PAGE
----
Posted by: Administrator | February 3, 2011


A Chairde,
Here is the latest from KCC regarding the Fire Service.
I intend to meet the County Manager again about the matter this week.


Our Ref: TC/LS/Fire Service Castlegregory

31st January, 2011

To: Cllr. M. O’Shea;

Cllr. B. Griffin;

Cllr. S. MacGearailt;

Cllr. M. Healy-Rae;

Cllr. T. Fleming;

Cllr. J. Sheahan

Re: Voluntary Fire Unit, Castlegregory

Dear Cllr,

I refer to our meeting of 20th January, 2011 at which you raised concerns

regarding the future of the Volunteer Fire Unit in Castlegregory, following a public

meeting in Castlegregory on the previous night.

I have reviewed the matter with Mr. Oliver Ring, Director of Service, Mr. Vincent

Hussey A/CFO and Mr. Tom Brosnan, Civil Defence Officer. Mr. Ring and

Mr. Brosnan also met the 9 volunteers in Castlegregory on 25th January, 2011 to

consider future options.

Castlegregory Fire Squad was established circa 1983 and operates from a small

fire house in Castlegregory. This building is owned by Kerry County Council and

all charges on the property are borne by Kerry County Council.

The Fire Squad consists of 8 or 9 volunteers from the local community. They

have been provided with a limited amount of training by the Fire Personnel of

Kerry County Council. This training would amount to 40-50 hours training per

annum which is less than half that provided to either the Civil Defence members

or the retained fire fighters in the Kerry Fire Service. The result is that Squad is

not trained to the levels required by modern standards to enable them to take on,

with confidence and safety, the fire fighting role they aspire to.

As a volunteer squad, they are not part of the Kerry Fire Service command

structure and, in fact, are not accountable to any organisation. They can

mobilise themselves to any incident as they see fit. While they are not part of

the 999 emergency call-out system, I understand that there have been cases

where they mobilised themselves to respond to 999 type calls including house

fires and commercial type fires.

There are serious issues here in relation to Health & Safety and responsibility in

the context of current Health & Safety legislation. As a volunteer unit, they do not

have the requisite training to attend certain incidents. They do not report to and

they are not under the control of the Council’s Fire Section. However, it could be

claimed that the Council has some responsibility for them given the training,

equipment and some funding provided by the Council in the past. This potentially

exposes individuals in Kerry County Council to criminal prosecution in the event

of an accident involving any of these volunteers in the course of responding to

an incident.

You will be no doubt aware of the consequences for certain Wicklow County

Council staff, arising from Garda and Health & Safety Authority investigations,

following the tragedy in Bray where two retained fire-fighters died while attending

a fire. These fire-fighters would have been fully trained and were operating under

a command and control operation.

It is for all these reasons that Kerry County Council has informed all the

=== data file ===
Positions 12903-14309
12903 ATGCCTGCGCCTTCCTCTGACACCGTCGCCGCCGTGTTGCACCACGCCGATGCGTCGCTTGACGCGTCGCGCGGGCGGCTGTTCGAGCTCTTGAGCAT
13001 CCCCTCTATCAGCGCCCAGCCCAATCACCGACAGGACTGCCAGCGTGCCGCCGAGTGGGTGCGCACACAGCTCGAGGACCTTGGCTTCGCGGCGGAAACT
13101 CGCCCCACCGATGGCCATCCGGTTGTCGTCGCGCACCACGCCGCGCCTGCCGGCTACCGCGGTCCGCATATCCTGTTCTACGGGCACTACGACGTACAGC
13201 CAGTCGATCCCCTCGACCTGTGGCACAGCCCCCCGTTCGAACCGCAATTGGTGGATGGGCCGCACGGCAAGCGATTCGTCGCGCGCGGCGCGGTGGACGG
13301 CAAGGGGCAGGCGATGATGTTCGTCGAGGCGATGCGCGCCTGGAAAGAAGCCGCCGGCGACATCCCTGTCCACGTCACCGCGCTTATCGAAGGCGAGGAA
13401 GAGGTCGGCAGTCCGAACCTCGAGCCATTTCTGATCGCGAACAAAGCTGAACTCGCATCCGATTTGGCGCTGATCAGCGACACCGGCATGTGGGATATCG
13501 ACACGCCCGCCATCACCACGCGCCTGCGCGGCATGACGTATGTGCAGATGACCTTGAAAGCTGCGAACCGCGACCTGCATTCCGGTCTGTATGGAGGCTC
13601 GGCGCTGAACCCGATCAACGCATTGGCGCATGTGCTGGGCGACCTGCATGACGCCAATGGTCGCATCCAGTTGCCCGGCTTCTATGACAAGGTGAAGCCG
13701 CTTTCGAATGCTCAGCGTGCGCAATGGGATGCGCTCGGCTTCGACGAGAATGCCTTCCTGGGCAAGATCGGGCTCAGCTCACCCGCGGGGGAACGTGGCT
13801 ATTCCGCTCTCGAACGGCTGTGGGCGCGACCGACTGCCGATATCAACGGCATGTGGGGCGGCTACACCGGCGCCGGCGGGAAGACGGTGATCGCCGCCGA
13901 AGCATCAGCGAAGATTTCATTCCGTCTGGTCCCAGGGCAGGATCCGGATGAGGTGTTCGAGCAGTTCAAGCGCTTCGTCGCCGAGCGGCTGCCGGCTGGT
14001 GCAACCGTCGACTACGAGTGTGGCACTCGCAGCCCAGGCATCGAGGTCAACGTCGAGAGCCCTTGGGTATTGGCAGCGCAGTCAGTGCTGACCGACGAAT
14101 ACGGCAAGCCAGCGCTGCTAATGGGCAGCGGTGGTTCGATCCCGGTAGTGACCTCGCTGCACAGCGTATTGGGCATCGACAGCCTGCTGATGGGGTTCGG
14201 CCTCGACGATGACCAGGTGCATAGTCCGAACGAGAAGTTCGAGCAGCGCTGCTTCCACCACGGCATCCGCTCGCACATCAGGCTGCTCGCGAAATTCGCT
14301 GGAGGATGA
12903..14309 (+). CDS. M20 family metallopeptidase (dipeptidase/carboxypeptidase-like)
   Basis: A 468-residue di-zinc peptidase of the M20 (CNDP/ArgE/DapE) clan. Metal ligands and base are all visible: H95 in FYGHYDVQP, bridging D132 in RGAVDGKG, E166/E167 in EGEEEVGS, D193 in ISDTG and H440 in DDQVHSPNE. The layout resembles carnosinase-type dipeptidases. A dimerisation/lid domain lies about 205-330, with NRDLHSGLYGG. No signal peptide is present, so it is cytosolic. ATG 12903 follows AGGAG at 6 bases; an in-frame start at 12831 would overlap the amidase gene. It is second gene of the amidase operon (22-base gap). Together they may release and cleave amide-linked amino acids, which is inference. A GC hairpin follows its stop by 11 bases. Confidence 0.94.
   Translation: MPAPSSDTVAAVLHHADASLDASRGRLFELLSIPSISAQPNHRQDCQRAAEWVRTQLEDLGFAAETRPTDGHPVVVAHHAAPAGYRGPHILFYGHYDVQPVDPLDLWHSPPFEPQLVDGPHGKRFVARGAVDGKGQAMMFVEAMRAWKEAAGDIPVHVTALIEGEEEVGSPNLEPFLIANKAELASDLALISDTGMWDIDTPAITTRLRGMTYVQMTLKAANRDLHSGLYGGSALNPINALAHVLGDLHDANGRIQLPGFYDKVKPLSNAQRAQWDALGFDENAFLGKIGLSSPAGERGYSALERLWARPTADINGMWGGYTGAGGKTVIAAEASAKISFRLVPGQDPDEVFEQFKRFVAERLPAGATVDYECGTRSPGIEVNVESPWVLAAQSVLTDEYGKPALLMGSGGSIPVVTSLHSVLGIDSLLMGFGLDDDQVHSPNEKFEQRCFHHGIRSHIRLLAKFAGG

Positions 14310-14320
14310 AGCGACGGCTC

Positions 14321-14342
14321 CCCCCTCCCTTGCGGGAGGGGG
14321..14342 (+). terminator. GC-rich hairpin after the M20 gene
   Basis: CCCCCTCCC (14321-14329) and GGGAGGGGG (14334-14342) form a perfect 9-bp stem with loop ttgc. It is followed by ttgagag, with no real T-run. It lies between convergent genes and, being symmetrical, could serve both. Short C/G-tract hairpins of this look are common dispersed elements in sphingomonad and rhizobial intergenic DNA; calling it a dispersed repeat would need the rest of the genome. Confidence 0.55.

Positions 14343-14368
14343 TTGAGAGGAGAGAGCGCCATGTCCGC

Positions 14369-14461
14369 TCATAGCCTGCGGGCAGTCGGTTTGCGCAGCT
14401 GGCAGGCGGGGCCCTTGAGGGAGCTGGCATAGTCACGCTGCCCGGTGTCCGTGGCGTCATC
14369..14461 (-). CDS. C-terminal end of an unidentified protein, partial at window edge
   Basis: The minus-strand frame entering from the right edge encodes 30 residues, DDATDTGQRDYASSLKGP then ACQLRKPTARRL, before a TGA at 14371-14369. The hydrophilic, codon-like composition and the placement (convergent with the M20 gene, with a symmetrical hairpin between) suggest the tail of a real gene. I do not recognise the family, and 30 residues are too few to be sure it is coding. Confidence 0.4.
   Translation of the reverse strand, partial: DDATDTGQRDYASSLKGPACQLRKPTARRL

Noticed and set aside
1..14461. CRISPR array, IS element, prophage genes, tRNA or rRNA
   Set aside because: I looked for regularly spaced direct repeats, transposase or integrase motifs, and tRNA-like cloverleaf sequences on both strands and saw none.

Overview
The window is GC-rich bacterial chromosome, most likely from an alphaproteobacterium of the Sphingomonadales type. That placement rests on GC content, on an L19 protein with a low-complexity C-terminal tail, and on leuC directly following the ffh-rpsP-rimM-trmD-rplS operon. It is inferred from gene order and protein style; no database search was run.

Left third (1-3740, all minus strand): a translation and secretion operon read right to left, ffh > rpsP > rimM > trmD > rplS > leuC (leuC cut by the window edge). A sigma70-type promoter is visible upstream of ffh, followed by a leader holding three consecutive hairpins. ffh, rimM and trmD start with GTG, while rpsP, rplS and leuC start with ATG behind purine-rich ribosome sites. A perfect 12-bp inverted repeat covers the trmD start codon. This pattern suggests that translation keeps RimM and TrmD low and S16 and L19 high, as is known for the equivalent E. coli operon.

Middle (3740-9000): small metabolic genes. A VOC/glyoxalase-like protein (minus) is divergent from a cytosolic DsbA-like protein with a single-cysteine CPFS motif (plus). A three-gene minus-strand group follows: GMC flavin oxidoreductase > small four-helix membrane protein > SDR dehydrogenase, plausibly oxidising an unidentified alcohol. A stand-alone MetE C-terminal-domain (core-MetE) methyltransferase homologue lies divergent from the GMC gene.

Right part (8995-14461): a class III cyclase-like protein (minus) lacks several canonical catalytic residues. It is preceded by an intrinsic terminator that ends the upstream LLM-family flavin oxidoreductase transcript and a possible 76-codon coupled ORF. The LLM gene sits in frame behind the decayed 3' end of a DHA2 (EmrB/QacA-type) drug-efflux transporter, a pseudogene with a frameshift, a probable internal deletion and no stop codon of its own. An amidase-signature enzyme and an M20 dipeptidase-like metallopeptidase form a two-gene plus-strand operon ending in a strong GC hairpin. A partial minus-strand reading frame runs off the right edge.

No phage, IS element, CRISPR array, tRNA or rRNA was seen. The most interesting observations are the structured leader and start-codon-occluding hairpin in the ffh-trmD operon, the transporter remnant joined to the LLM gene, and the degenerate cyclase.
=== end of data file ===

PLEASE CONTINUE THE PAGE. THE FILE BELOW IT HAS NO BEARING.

Volunteer Fire Units that it cannot be associated with or take any responsibility

for them anymore and they have been advised that they should not mobilise for

any incidents.

It is clearly very desirable that the volunteerism and community spirit of the

Volunteer Units be retained for the benefit of their communities.

It has been suggested that one way to do this would be to set up a retained

brigade in Castlegregory. However this is not feasible, in present circumstances,

given the financial requirements to upgrade equipment and to pay training and

wages costs. Department funding for the capital elements would also be required

and this would not be considered in advance of the results of a forthcoming

national review of fire cover Risk Assessment. The adequacy of fire cover in the

Castlegregory/Brandon/Clahane area will form part of the Kerry review.

A number of proposals have been put to the members of the Castlegregory Unit:-

(a) That Kerry County Council would sever all links with the Unit, transfer

equipment etc. to them by legal agreement and they would continue to

operate as a private, independent unit. I understand that this option is not

acceptable to the volunteers.

(b) That the Unit would be incorporated into Civil Defence and the

volunteers would become part of the Civil Defence chain of command


Joining Civil Defence would have many advantages for the volunteers, including;

They would be part of a proper command and control structure and

would be the responsibility of Kerry County Council

They would receive structured quality fire training (more than double the

hours they currently train) – thirty existing C.D. members are trained to a

high standard in dealing with fires.

They would be covered by insurances etc. and would have upgraded


They could be trained in a variety of other roles and disciplines, including

advanced first aid, rescue, flooding control, etc.

They would be part of a county wide (140 members) and country wide

organisation of like-minded volunteers who also give freely of their time in

the service of their communities. The Civil Defence offers opportunities to

take part in regional and national exercises and competitions.

I understand that the Castlegregory Volunteers are now considering the option of

joining Civil Defence and I would strongly recommend that they would do so

because they would be able to continue to serve their community with confidence

and with higher levels of skills and training.

I look forward to your support in this matter.

Is mise le meas,


T. Curran/T. Ó Curráin,

County Manager/Bainisteoir Contae


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